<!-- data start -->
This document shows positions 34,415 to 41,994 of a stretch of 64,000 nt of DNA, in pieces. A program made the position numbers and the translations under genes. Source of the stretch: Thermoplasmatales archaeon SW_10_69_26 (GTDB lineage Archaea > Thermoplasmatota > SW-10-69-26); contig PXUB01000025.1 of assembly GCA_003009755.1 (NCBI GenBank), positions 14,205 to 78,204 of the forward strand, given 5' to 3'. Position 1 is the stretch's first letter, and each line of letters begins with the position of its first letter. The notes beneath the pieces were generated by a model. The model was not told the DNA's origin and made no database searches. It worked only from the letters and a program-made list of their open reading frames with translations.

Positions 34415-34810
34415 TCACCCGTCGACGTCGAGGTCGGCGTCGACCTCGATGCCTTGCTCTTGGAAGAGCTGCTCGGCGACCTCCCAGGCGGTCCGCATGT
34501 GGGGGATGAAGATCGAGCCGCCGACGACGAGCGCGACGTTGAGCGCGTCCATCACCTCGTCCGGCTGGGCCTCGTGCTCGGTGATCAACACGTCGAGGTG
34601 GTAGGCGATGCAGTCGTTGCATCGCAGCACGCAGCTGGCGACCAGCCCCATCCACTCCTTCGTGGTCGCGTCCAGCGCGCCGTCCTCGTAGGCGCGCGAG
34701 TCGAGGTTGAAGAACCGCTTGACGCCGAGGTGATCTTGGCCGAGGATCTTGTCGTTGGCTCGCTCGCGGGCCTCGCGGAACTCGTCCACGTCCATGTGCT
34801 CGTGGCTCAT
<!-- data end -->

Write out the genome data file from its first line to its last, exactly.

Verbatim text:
This document shows positions 34,415 to 41,994 of a stretch of 64,000 nt of DNA, in pieces. A program made the position numbers and the translations under genes. Source of the stretch: Thermoplasmatales archaeon SW_10_69_26 (GTDB lineage Archaea > Thermoplasmatota > SW-10-69-26); contig PXUB01000025.1 of assembly GCA_003009755.1 (NCBI GenBank), positions 14,205 to 78,204 of the forward strand, given 5' to 3'. Position 1 is the stretch's first letter, and each line of letters begins with the position of its first letter. The notes beneath the pieces were generated by a model. The model was not told the DNA's origin and made no database searches. It worked only from the letters and a program-made list of their open reading frames with translations.

Positions 34415-34810
34415 TCACCCGTCGACGTCGAGGTCGGCGTCGACCTCGATGCCTTGCTCTTGGAAGAGCTGCTCGGCGACCTCCCAGGCGGTCCGCATGT
34501 GGGGGATGAAGATCGAGCCGCCGACGACGAGCGCGACGTTGAGCGCGTCCATCACCTCGTCCGGCTGGGCCTCGTGCTCGGTGATCAACACGTCGAGGTG
34601 GTAGGCGATGCAGTCGTTGCATCGCAGCACGCAGCTGGCGACCAGCCCCATCCACTCCTTCGTGGTCGCGTCCAGCGCGCCGTCCTCGTAGGCGCGCGAG
34701 TCGAGGTTGAAGAACCGCTTGACGCCGAGGTGATCTTGGCCGAGGATCTTGTCGTTGGCTCGCTCGCGGGCCTCGCGGAACTCGTCCACGTCCATGTGCT
34801 CGTGGCTCAT